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Volume 24 No. 159
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Gymnast Aly Raisman Has "Narrow Window" To Capitalize On Gold Medal Victories

U.S. gymnast Aly Raisman's two individual medals -- a Gold in the floor exercise and a Bronze on the balance beam -- coupled with her Gold Medal for the team competition is "leaving her poised for endorsements galore -- but she only has a narrow window to capitalize on her golden glory," according to marketing experts cited by Tenley Woodman of the BOSTON HERALD. Boston-based marketing firm Big Fish President David Gerzof Richard said, "If you look into the past focus on gymnasts, there is Nastia Luikin. She pulled down Visa, AT&T, Adidas. Shawn Johnson, she pulled down Adidas, Cheerios, Ortega, Coca-Cola. ... These are the brands. I wouldn't be surprised if we see them right out of the gate." Woodman notes in addition to endorsements, Raisman "can look forward to sports commentary gigs and the speaking circuit." Whether she "becomes the face of a brand or goes back to training, former Olympians said she's already perfected her most marketable skill." Former Olympian Carol Feeney: "That type of work ethic never leaves you, of being someone who puts everything on the line. That stays with you your whole life" (BOSTON HERALD, 8/8).

JUST GETTING STARTED: Chicago-based Navigate Marketing President AJ Maestas said if Gold Medal-winning gymnast Gabby Douglas' "business is well-managed and her career stays on track, she should make between $2 million and $4 million in endorsement revenue per year for the next four years." Douglas' agent Sheryl Shade said, "She appeals to everyone -- to the moms who take their little girls to the gym, to the little girls who want to be like her, to the African American community. Everyone is relating to Gabby." In L.A., Diane Pucin cites sources as saying that Douglas' deal with Kellogg's Corn Flakes is "worth about $50,000." AEG Facilities Marketing Dir Tayra Lagomarsino, who is co-promoting with USA Gymnastics on the post-Olympic Kellogg's Tour of Gymnastics Champions, said that ticket sales "have increased every day since Douglas and the U.S. team won gold last week." Lagomarsino: "We've seen an uptick every day of competition. Gabby winning those golds, we're seeing her everywhere."  (L.A. TIMES, 8/8).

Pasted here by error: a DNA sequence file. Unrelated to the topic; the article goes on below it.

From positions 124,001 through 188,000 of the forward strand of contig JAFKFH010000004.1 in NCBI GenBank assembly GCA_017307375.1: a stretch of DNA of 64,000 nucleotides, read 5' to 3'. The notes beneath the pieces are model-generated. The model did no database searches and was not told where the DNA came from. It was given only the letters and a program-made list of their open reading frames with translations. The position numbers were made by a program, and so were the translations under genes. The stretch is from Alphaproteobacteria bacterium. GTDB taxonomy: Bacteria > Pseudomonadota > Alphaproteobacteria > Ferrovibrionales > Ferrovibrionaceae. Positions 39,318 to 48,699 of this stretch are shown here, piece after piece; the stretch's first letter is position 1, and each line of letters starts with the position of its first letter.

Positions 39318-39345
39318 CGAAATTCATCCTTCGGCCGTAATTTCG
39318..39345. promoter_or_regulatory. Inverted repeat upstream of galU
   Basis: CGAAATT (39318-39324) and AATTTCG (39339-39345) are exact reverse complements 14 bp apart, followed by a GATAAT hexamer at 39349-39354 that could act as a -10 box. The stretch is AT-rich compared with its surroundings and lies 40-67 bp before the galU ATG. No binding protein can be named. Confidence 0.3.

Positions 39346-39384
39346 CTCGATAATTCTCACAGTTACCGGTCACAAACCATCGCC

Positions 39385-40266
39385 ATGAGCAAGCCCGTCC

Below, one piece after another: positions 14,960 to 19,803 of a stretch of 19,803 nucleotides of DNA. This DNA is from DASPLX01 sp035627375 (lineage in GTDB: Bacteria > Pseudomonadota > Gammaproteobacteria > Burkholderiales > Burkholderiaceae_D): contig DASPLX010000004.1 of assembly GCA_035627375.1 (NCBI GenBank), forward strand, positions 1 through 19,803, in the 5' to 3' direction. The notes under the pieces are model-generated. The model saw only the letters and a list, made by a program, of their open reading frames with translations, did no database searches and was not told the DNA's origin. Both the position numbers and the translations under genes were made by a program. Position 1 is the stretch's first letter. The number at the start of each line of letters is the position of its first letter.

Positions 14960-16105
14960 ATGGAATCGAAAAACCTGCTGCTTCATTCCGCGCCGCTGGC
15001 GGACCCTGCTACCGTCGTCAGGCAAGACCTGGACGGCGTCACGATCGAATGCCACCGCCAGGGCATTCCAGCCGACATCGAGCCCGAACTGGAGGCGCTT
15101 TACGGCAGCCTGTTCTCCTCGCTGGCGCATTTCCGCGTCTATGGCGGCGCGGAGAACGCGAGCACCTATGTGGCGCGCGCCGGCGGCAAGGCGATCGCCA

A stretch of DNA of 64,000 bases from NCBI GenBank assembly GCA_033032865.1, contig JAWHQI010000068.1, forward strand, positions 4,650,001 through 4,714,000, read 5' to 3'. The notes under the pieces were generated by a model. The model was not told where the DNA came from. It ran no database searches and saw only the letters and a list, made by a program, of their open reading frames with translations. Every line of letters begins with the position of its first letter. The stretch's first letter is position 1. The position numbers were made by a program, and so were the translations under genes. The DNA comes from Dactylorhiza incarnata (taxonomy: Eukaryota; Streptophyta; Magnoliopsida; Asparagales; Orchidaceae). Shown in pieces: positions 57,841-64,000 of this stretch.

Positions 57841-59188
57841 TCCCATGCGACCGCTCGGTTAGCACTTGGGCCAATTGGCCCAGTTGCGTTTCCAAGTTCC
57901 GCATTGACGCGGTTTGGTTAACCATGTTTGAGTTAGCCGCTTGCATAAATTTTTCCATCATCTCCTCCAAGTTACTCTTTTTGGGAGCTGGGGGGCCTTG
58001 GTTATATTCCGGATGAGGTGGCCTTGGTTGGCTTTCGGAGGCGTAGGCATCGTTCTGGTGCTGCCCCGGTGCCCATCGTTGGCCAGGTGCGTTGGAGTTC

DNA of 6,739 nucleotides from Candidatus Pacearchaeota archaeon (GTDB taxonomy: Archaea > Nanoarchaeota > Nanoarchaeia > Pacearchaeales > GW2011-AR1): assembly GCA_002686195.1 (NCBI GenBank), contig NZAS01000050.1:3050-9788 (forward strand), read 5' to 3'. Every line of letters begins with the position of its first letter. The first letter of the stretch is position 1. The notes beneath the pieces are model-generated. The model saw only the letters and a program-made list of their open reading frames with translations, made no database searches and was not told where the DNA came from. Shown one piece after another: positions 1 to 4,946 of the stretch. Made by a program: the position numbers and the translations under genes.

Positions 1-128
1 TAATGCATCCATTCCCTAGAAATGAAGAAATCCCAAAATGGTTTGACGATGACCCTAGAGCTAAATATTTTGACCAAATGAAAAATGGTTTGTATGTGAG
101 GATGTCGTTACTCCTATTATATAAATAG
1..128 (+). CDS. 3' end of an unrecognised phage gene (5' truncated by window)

LOYALTY PAYS:'s Darren Rovell wrote one factor that should convince Gold Medal-winning swimmer Michael Phelps to "stay out of the pool" is that he can "make more money in retirement." Phelps will "always be seen as an Olympic legend, and his status as the most decorated Olympian of all time will be difficult to beat." The companies that endorse Phelps also "have to like where they are." Most of his deals extend through '16, and by "staying with the same brands, Phelps can give them a bigger bang for their buck by appearing in advertising during future Games." That is "to say nothing of Olympic hospitality, meet-and-greets, speeches and autograph signings." Additionally, "sticking with the same brands instead of starting over also helps Phelps with his endorsement credibility" (, 8/7).

STUMBLE COULD HURT LIU: The WALL STREET JOURNAL's Laurie Burkitt notes advertisers "stayed loyal" to Chinese hurdler Liu Xiang after he missed the 110-meter race in '08 due to an Achilles-tendon injury," but some doubt sponsors "will be so kind" after he was injured in yesterday's preliminary heat. Liu "missed the first hurdle, crashed to the ground and hopped off in what appeared to be a state of controlled agony and embarrassment." Liu has "raked in millions of dollars since winning a gold medal in the 110-meter event in 2004, becoming a megastar in the minds of a billion-plus Chinese consumers." WPP Group's JWT ad agency North Asia Chief Exec Tom Doctoroff said that companies in China "largely want to work with stars who stand out as icons of success." A Coca-Cola spokesperson "declined to comment on the company's future plans with Mr. Liu," while a Nike spokesperson prior to the race said that the "outcome did not matter" (, 8/8).

BOOMING IN BRITAIN: The GUARDIAN's Simon Goodley writes British cyclist Victoria Pendleton is set to become a "marketing star -- despite losing her Olympic sprint crown -- as she retires from competitive cycling." Pendleton "bowed out from the sport" after winning one Gold and one Silver Medal in London. Fast Track Sports Marketing Dir John Ridgeon said, "Victoria is hugely glamorous and alongside Jess Ennis she will be the poster girl of the Games." He added that Pendleton "could cash in with deals to promote 'lifestyle, fashion, makeup -- all the female brands.'" Goodley notes Pendleton's current deals "to endorse a host of brands from Halfords bikes and Hovis bread to Pantene beauty products and financial accounts for her image rights company, Invictus V, show how the cyclist's marketability has boomed in the run-up to London 2012" (GUARDIAN, 8/8).